There is one more cool guest shot that needs to be highlighted.  There are 3/4 of Bruce’s old late-90’s band Union, on a great tune called “No Friend of Mine”.  John Corabi lends his unmistable gravel to this melancholy rocker.  With shades of acoustics and ripping lead vocals, this as good as anything in the original Union catalogue.  I still think their debut album was incredible.  Canuck Brent Fitz is on drums, also from the Union days but probably on a break from Slash.  Only bassist Jamie Hunting is missing, but it’s safe to say that this song could easily fall under the Union umbrella.  Kulick’s shredding on this one is insane, used sparingly but effectively.

BK3 is also diverse.  Bruce sings the rest of the material, but the most interesting is the closing ballad “Life”.  It sounds like a King’s X track circa Faith Hope Love, augmented with violins and the flute!  This is truly is an outstanding ballad.  Bruce would be the first one to say “I’m not a singer”, so it takes courage to do the lead vocal on a track like this.  Bruce’s voice has his personality in it:  it sounds like the Bruce Kulick we know and love.  It’s a very human sound, and he does a great job.  His voice is similar to Steve Vai’s, another artist who is not afraid to sing lead.

If you appreciate great rock music, meticulously and lovingly assembled, then give BK3 a shot.  There are so many great songs on here.  If you’re a fan of Kiss, The Knack, Motley Crue, or any of the other guests, then this purchase is somewhat of a no-brainer!

4.5/5 stars

REVIEW: Gene Simmons – Family Jewels Season One (with bonus CD)

Purchased in February 2013, at the same store in which Uncle Meat used to work.  I paid $9.99, used.

GENE SIMMONS FAMILY JEWELS – The Complete Season One (2004 A&E with bonus CD)

Since my primary interest in adding this to my collection is the music rather than the TV show, I’ll discuss the CD first.  The bonus CD is apparently an Amazon.com (not .ca) exclusive, currently selling for about $13 plus shipping.  The CD comprises just two songs:  ”Rain Keeps Falling” (sounds like a possible Crazy Nights/Hot in the Shade outtake) and “You’re My Reason For Living” (sounds much more recent).  These are from the “forthcoming” Gene Simmons box set called Monster.  (I’m guessing he won’t be using that title now eh?)  Considering that Amazon.com still advertises the Gene Simmons Monster box set as “coming in 2007”, I wonder how much longer it’ll be!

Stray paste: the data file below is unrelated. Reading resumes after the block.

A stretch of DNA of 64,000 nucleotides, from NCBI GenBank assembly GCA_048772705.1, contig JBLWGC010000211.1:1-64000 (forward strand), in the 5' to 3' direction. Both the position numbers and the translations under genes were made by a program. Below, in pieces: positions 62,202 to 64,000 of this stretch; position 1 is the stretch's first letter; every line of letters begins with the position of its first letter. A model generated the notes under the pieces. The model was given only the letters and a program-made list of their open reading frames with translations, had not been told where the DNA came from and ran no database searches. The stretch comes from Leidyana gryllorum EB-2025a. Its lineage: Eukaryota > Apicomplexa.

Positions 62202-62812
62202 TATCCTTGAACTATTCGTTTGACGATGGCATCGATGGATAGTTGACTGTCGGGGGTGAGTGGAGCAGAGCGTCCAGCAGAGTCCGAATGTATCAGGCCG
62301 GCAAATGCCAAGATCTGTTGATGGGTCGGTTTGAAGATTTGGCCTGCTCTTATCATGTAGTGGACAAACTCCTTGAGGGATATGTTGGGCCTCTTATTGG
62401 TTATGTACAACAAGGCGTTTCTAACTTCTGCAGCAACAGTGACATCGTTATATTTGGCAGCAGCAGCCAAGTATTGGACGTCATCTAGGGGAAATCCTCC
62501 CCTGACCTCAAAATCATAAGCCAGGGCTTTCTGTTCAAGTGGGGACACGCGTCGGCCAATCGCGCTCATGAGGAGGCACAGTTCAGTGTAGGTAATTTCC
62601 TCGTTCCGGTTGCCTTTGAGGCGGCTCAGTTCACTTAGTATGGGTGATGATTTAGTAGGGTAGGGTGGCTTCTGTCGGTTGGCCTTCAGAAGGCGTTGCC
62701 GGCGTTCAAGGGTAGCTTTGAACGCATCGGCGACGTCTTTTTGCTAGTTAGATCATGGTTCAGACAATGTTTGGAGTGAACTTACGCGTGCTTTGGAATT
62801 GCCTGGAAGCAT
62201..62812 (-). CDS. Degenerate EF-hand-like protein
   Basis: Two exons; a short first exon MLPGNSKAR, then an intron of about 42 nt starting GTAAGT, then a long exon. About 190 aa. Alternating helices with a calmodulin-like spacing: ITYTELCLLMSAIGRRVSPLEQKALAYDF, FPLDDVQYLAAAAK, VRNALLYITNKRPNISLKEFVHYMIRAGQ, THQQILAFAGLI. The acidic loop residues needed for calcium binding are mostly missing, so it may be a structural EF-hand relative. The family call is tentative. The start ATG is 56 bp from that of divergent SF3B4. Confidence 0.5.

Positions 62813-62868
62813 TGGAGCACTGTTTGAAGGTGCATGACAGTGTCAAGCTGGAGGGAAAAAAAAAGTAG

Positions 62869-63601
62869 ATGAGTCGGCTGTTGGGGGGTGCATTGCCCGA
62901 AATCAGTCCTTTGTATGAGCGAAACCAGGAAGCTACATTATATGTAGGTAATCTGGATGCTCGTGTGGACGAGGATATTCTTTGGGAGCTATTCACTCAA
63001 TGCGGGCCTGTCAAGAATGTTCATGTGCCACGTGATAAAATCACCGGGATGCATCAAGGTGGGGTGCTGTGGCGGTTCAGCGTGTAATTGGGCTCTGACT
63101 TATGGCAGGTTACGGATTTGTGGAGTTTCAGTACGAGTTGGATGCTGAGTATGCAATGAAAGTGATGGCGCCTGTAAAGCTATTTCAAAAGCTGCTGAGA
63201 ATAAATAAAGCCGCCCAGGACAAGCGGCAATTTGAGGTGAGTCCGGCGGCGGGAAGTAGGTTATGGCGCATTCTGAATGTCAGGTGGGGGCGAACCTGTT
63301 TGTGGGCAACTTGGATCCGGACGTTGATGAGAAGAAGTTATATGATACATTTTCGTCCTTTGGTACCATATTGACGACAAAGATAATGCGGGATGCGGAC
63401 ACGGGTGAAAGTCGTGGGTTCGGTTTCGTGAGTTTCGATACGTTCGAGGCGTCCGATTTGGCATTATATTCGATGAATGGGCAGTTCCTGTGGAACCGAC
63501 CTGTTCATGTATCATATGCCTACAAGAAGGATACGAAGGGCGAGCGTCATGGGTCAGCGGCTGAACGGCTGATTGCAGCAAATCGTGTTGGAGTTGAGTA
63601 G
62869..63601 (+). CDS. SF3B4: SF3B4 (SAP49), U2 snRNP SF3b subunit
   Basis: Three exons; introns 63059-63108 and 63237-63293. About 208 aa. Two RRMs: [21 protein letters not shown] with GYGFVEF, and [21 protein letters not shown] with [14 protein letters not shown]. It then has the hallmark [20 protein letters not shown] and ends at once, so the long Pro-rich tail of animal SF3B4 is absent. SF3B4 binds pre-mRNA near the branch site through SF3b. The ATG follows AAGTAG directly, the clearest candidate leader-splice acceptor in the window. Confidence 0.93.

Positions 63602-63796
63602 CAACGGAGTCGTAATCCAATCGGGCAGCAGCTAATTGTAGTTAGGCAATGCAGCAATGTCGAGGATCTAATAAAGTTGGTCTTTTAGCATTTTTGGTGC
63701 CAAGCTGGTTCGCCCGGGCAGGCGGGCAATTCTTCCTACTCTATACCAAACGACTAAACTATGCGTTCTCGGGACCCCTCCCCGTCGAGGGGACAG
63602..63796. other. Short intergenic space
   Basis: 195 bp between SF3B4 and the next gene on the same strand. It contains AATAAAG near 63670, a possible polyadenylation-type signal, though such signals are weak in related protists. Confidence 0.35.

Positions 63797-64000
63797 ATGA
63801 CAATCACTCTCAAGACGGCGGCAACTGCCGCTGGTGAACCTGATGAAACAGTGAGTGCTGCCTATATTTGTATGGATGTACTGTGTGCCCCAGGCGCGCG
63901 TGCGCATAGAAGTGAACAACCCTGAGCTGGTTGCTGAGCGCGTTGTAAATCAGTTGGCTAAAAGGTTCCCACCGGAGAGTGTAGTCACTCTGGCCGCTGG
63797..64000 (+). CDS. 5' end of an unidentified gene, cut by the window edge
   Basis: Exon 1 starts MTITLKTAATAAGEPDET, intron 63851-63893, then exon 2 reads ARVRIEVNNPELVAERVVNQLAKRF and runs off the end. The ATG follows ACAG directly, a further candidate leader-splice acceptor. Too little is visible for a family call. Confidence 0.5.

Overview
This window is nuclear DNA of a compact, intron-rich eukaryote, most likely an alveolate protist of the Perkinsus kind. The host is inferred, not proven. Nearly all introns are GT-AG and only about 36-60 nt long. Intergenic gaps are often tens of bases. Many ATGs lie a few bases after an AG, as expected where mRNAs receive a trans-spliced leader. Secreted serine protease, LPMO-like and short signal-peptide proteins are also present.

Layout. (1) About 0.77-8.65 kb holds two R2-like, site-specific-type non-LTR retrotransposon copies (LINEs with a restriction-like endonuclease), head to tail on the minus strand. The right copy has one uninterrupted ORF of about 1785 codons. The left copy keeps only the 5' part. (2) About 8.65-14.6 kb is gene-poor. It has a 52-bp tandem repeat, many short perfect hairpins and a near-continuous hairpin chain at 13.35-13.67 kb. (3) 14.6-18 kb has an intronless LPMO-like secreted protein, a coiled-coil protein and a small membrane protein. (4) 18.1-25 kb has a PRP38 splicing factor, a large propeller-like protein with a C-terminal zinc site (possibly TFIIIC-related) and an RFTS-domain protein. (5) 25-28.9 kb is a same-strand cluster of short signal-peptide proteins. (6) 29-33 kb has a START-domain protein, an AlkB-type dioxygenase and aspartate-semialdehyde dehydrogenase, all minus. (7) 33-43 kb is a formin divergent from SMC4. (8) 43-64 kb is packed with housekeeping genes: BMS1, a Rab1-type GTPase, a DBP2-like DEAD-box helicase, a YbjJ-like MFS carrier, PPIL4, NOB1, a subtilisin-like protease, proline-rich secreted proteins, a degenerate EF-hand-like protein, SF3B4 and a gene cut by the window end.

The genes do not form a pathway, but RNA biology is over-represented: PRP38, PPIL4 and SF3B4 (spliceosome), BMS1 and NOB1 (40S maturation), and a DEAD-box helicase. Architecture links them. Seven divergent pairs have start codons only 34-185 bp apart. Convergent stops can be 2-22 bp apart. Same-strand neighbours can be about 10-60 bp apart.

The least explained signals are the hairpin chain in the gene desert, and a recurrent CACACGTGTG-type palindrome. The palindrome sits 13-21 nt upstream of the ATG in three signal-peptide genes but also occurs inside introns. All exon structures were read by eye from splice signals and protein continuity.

With demos of this nature it’s fairly usual for Gene to play all instruments himself and have a drum machine behind him, and that’s how “Rain Keeps Falling” comes across.  The guitar work is basic but it gets the idea across, but I do hate the sound of a drum machine!  It’s a pretty decent song.  The verses could use some work  but I think the choruses are pretty good!

SAM_2299“You’re My Reason For Living” is a ballad, and sounds like it could have been demoed for the Asshole album.  It’s too bad it’s not on there, as it would have been the classiest song on the album.  It was actually written long ago, pre-Kiss, but it’s obvious that this is a much more recent rendition.  This is a very basic soul song, as interpreted by Gene.  Although his voice is pretty limited, the intentions behind it sounds sincere.  It wouldn’t be a hit unless Gene gave it away to a more appropriate artist, but as a bonus track on a box set it’s a bit of alright!

[Note:  In my post-review proof reading and fact verifying, I discovered that “You’re My Reason For Living” was in fact included on Asshole…the Japanese version.  Along with another unreleased track called “Everybody Knows”.]

As for the DVDs:  when this show first started I was skeptical.  Ozzy had made a bit of a clown of himself on The Osbournes, and count on Gene Simmons to see an opportunity to promote himself.  So the formula’s basically the same, a rock star family in humourous situations, a funny dad, etc.  I preferred season one of Gene Simmons Family Jewels to Ozzy’s show, and although I didn’t keep up with the show regularly afterwards, I still think this set is pretty entertaining.

I like that, compared to The Osbournes, there’s hardly any cussing. Very rarely do you hear the “beeps” (and yes, it’s all beeps, no actual cussing).  I also found the family/”characters” to be more likeable. Nick Simmons is a bright, funny young guy, and who doesn’t love Shannon Tweed?  (Loved you back in the 80’s version of The Liar’s Club, Shannon!). Third, you can understand what Gene is saying, unlike the Ozzman (although that is certainly part of Ozzy’s charm).

I think my favourite episode was “Fan…tastic”, during which an awkward Gene Simmons spent his day with a mega mega mega FAN.  And Shannon loves every second.  She invited the mega-fan home to have dinner with Gene and the fam.  And isn’t Gene just thrilled.  Another episode, the “unaired pilot”, depicts Gene grilling the boy who is about to take young Sophie Simmons out to the dance. Just a priceless moment. I felt very sorry for that poor young man who had to sit across a very large desk from Mr. Simmons, and be grilled about dating his young daughter.

For Kiss fans and probably non-Kiss fans as well, I think this season is:

4/5 stars